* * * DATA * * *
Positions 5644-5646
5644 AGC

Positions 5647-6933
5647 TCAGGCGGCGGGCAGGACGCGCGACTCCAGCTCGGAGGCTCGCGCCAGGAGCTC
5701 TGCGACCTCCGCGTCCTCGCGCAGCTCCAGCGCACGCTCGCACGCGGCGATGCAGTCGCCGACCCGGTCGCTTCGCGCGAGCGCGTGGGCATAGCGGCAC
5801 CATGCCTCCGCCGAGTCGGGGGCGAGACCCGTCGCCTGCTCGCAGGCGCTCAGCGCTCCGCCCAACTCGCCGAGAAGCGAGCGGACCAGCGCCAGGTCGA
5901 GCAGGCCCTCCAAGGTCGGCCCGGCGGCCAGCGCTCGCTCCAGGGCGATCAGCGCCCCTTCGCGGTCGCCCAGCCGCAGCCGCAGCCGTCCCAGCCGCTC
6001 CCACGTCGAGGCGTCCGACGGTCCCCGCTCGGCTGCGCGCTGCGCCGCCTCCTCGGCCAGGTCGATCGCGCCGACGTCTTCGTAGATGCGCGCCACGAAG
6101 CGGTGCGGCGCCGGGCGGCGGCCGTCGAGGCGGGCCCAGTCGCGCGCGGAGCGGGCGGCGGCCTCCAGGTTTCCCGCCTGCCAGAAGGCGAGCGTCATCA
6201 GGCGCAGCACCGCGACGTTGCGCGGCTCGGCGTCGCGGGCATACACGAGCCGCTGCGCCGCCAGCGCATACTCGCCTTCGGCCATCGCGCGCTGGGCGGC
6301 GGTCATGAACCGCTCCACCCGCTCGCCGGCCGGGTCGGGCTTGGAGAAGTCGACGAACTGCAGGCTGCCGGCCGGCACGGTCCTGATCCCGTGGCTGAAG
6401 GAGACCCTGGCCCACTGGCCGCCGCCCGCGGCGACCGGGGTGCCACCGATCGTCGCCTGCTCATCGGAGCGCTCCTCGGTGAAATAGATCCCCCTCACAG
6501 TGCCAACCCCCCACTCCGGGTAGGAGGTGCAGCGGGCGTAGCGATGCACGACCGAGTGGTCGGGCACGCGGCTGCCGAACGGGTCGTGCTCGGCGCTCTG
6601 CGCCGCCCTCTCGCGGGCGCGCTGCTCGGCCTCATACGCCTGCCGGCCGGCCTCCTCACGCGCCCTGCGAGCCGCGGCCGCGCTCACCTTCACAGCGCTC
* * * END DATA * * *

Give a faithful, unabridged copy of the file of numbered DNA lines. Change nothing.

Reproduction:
Positions 5644-5646
5644 AGC

Positions 5647-6933
5647 TCAGGCGGCGGGCAGGACGCGCGACTCCAGCTCGGAGGCTCGCGCCAGGAGCTC
5701 TGCGACCTCCGCGTCCTCGCGCAGCTCCAGCGCACGCTCGCACGCGGCGATGCAGTCGCCGACCCGGTCGCTTCGCGCGAGCGCGTGGGCATAGCGGCAC
5801 CATGCCTCCGCCGAGTCGGGGGCGAGACCCGTCGCCTGCTCGCAGGCGCTCAGCGCTCCGCCCAACTCGCCGAGAAGCGAGCGGACCAGCGCCAGGTCGA
5901 GCAGGCCCTCCAAGGTCGGCCCGGCGGCCAGCGCTCGCTCCAGGGCGATCAGCGCCCCTTCGCGGTCGCCCAGCCGCAGCCGCAGCCGTCCCAGCCGCTC
6001 CCACGTCGAGGCGTCCGACGGTCCCCGCTCGGCTGCGCGCTGCGCCGCCTCCTCGGCCAGGTCGATCGCGCCGACGTCTTCGTAGATGCGCGCCACGAAG
6101 CGGTGCGGCGCCGGGCGGCGGCCGTCGAGGCGGGCCCAGTCGCGCGCGGAGCGGGCGGCGGCCTCCAGGTTTCCCGCCTGCCAGAAGGCGAGCGTCATCA
6201 GGCGCAGCACCGCGACGTTGCGCGGCTCGGCGTCGCGGGCATACACGAGCCGCTGCGCCGCCAGCGCATACTCGCCTTCGGCCATCGCGCGCTGGGCGGC
6301 GGTCATGAACCGCTCCACCCGCTCGCCGGCCGGGTCGGGCTTGGAGAAGTCGACGAACTGCAGGCTGCCGGCCGGCACGGTCCTGATCCCGTGGCTGAAG
6401 GAGACCCTGGCCCACTGGCCGCCGCCCGCGGCGACCGGGGTGCCACCGATCGTCGCCTGCTCATCGGAGCGCTCCTCGGTGAAATAGATCCCCCTCACAG
6501 TGCCAACCCCCCACTCCGGGTAGGAGGTGCAGCGGGCGTAGCGATGCACGACCGAGTGGTCGGGCACGCGGCTGCCGAACGGGTCGTGCTCGGCGCTCTG
6601 CGCCGCCCTCTCGCGGGCGCGCTGCTCGGCCTCATACGCCTGCCGGCCGGCCTCCTCACGCGCCCTGCGAGCCGCGGCCGCGCTCACCTTCACAGCGCTC